Last week, Immigration and Customs Enforcement officers arrested the father of two Tigard-Tualatin School District students as he escorted them to their school bus. In response, school officials are demanding ICE abstain from arresting individuals in areas associated with the education system.
ICE operations in Washington County previously drew criticism and legal action when they focused efforts on the courthouse. Litigation resulted in a ban on arrests around the courthouse without a judge’s warrant.
Maureen Wolf, chair of the district’s school board, addressed the detainment of their students’ father at board meeting Monday. She confirmed the incident and said, “Washington County is the hot spot right now for this.”
Following the arrest of their parent by ICE, the two students received special care. A network constructed to assist children of detained parents looks after district students. It provides safe housing and other essential necessities in the wake of the life upheaval.
Sue Rieke-Smith, the superintendent, commended the efforts of the network, but lamented “most of those partners are stretched thin.”
Renewed calls for push back against the aggressive expansion of ICE tactics arose from board members. While schools are considered sensitive locations barred from ICE activity, bus stops aren’t. Rieke-Smith, along with other district officials, call upon state lawmakers to expand the sensitive location designation. They want to include all areas associated with school operation.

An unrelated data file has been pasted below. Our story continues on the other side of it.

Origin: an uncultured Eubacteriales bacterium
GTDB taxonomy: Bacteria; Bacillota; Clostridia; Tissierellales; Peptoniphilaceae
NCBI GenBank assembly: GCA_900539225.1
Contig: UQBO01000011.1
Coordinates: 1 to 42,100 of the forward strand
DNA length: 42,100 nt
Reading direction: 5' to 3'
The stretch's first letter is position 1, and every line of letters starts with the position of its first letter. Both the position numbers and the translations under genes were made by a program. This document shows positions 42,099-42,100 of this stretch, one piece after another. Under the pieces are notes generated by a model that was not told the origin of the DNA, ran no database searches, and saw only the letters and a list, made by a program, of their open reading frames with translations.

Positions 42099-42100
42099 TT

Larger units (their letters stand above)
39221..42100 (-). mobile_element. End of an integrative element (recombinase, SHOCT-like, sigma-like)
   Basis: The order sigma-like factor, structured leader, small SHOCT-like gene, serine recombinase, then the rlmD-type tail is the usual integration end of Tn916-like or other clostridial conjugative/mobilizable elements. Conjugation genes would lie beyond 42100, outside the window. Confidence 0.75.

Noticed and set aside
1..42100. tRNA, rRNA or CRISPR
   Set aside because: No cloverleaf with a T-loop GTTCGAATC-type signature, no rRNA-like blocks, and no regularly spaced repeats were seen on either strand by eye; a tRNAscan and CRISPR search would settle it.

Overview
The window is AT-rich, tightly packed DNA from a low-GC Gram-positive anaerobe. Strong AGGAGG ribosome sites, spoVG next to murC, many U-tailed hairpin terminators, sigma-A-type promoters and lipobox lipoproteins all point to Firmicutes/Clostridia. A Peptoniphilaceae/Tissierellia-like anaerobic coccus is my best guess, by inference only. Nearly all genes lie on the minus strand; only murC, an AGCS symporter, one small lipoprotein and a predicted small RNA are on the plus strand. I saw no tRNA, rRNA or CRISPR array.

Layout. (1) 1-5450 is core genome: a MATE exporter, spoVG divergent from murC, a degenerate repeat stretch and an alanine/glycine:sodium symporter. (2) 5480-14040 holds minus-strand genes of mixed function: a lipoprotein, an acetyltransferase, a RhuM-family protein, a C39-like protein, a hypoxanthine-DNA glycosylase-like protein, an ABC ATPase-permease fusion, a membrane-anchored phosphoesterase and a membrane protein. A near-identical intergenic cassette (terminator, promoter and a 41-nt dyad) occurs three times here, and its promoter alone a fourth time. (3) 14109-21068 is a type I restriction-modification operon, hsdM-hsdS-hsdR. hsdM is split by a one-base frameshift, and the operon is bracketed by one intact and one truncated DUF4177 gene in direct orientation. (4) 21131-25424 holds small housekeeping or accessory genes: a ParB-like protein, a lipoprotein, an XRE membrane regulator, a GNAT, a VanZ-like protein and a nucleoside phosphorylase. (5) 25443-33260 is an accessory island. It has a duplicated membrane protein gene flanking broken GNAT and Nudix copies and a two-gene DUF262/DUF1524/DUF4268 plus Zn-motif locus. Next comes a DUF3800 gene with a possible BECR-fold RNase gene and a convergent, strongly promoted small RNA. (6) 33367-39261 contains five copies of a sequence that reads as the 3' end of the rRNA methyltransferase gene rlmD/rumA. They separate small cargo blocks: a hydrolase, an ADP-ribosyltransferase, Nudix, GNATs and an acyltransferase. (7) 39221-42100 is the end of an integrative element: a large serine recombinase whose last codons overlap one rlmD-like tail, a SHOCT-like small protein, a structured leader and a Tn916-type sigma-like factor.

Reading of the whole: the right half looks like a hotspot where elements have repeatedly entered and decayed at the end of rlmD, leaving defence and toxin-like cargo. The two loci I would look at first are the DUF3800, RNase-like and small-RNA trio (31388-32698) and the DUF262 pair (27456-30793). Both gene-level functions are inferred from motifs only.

National Efforts to Stem ICE Operations
One ally, Representative Suzanne Bonamici, proposes amending the Immigration and Nationality Act to carve out additional sensitive locations as exceptions to immigration enforcement actions. “Targeting arrests where children gather is deeply concerning and does not make our communities safer,” she said.
Under President Trump, deportations rose to the fore of public consciousness with aggressive efforts to remove mostly Latinx individuals residing in the US without documentation. His zero-tolerance policy led to controversial measures like family separation and overcrowded detention facilities.
Democratic candidates campaigning for the party nomination call for reducing the operations of ICE and similar agencies. Vermont Senator Bernie Sanders wants to abolish the institution, which the Bush administration originally founded in 2003 in response to 9/11. Others, like Massachusetts Senator Elizabeth Warren, call for a complete restructuring.
However, the present administration continues to push for ICE expansions. Local officials like those working in the Tigard-Tualatin School District struggle to provide services in the shadow of aggressive immigration enforcement policy.